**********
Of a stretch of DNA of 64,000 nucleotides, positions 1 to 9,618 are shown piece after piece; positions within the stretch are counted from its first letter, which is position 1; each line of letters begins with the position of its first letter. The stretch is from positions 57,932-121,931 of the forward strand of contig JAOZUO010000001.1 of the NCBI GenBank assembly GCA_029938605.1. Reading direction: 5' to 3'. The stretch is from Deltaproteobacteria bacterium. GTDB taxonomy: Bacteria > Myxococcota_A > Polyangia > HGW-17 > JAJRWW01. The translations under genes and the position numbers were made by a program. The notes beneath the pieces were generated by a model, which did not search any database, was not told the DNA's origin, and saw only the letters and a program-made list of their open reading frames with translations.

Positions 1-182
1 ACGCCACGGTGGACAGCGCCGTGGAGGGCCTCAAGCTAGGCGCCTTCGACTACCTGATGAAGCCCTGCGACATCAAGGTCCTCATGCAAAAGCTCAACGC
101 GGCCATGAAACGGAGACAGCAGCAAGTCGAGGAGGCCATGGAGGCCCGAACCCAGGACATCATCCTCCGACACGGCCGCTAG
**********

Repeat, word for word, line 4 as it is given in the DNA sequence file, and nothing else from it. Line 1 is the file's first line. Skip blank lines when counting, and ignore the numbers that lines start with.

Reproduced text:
101 GGCCATGAAACGGAGACAGCAGCAAGTCGAGGAGGCCATGGAGGCCCGAACCCAGGACATCATCCTCCGACACGGCCGCTAG